A Revocation of Power of Attorney is a legal document written by a principal to cancel or revoke a power of attorney.
A power of attorney also referred to as a POA, is a legal document that allows the principal to appoint a designated person referred to as the agent or attorney-in-fact to act on their behalf. The agent/attorney-in-fact may be granted broad or limited authority to make decisions or act on behalf of the principal regarding their finances, investments, property, or medical care.
The revocation of POA is simply a written confirmation by the principal, acknowledging that they no longer wish to be represented by their agent or attorney-in-fact.
Possible Reasons to Revoke a Power of Attorney
The principal may decide to rescind the POA anytime, even if it has a specified end date. However, two key factors come into play before the principal can legally revoke the POA: One, they must not be incapacitated, and two, they must be of sound mind at the time of the revocation. Should the principal become incapacitated or not of sound mind at the time of the revocation, their next of kin may take the necessary measures in a court of law to complete the revocation of the POA.
Some of the most common reasons that warrant the revocation of a POA include:
The purpose of the attorney has been fulfilled
Once the duties that the attorney-in-fact or the agent have been fulfilled and their services are no longer required, the principal may decide to revoke or cancel the POA to stop the attorney-in-fact or the agent from making any further decisions or acting on their behalf in the future.
The attorney-in-fact can no longer act
If the principal determines that the attorney or their agent is untrustworthy or careless when dispensing the duties accorded to them, then the principal may decide to revoke the POA and appoint a new agent or attorney-in-fact to act on their behalf.
The agent is not completing the requirements appropriately
If the agent is not competent enough in completing duties delegated to them, the principal may decide to terminate their relationship and appoint a new agent to represent them or act on their behalf.
The agent is no longer interested
If the agent is no longer willing to act on behalf of the principal or due to unavoidable circumstances they are no longer able to dispense the duties accorded to them, then the Principal may choose to revoke the POA.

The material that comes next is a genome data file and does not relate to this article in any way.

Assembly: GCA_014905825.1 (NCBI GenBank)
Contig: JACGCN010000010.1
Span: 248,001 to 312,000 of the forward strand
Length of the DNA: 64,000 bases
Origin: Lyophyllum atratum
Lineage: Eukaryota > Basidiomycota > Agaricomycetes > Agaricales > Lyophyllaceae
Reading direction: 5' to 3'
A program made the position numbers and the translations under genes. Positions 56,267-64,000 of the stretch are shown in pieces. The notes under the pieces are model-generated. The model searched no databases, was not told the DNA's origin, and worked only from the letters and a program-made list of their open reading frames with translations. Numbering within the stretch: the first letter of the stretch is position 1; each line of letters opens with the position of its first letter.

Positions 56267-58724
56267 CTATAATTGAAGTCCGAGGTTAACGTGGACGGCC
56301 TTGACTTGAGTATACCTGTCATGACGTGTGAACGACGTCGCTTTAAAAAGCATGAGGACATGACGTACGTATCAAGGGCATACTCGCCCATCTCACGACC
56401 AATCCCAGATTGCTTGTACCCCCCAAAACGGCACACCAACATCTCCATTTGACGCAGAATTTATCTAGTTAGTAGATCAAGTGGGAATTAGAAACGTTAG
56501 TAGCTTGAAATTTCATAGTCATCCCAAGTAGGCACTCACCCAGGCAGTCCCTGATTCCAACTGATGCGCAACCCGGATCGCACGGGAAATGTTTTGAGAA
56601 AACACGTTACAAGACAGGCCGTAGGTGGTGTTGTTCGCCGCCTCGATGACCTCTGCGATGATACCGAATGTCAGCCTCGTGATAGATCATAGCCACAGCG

The principal would like to change agents
At times, the principal may decide to work with another agent for reasons best known to them. For instance, the principal may find it mutually beneficial to work with another agent instead of working with their current agent, in which case they may decide to use an revocation of the POA to terminate their relationship with their current agent.
The agent was your spouse, and you have divorced
Most people usually appoint a power of attorney to the people they trust the most, especially when it comes to medical-related issues, property, investment, and finances. Married couples usually grant the POA to their spouses as they believe they will act in their best interest. However, when the relationship grows sour, leading to a divorce, the principal may have no option but to revoke the POA as their interest may no longer be well represented by their spouses.
The agent is deployed overseas as military personnel
If your agent is deployed overseas as military personnel, they may not be able to dispense the duties they are required to as your Agent. In this case, the principal may have no choice but to revoke the POA and assign it to another agent.
The principal is no longer traveling abroad and can manage affairs
If the principal is appointed an agent to act on their behalf since they may not be available due to travels and are now no longer traveling and can manage their affairs, they might choose to revoke the POA as they may no longer have the use for the services offered by the agent or attorney.
Note: It is vital to note that a Medical Power of Attorney gives you, i.e., the principal, the power to appoint someone to make health decisions on your behalf in the event that you become incapacitated.
According to the US Government Accountability Office (GAO) report, older adults are usually subject to exploitation by their money greedy agents and attorneys. To prevent exploitation, it is recommended that you use a power of attorney revocation to undo a bad appointment of an agent or attorney-in-fact.
How to Revoke a Power of Attorney
Until and unless a POA is properly revoked, the attorney-in-fact or the agent can continue to act on behalf of the principal legally.
Here is a step-by-step guide on how you can properly revoke the POA:
Step 1: Fill the form
To properly revoke the POA, you will first have to fill out the power of attorney revocation form.
You will be required to provide the following information in the revocation form:
- Your name as the principal
- The name of your agent/attorney-in-fact
- The commencement date of the POA
- The date when the revocation begins, usually immediately
Step 2: Witness, notarize and sign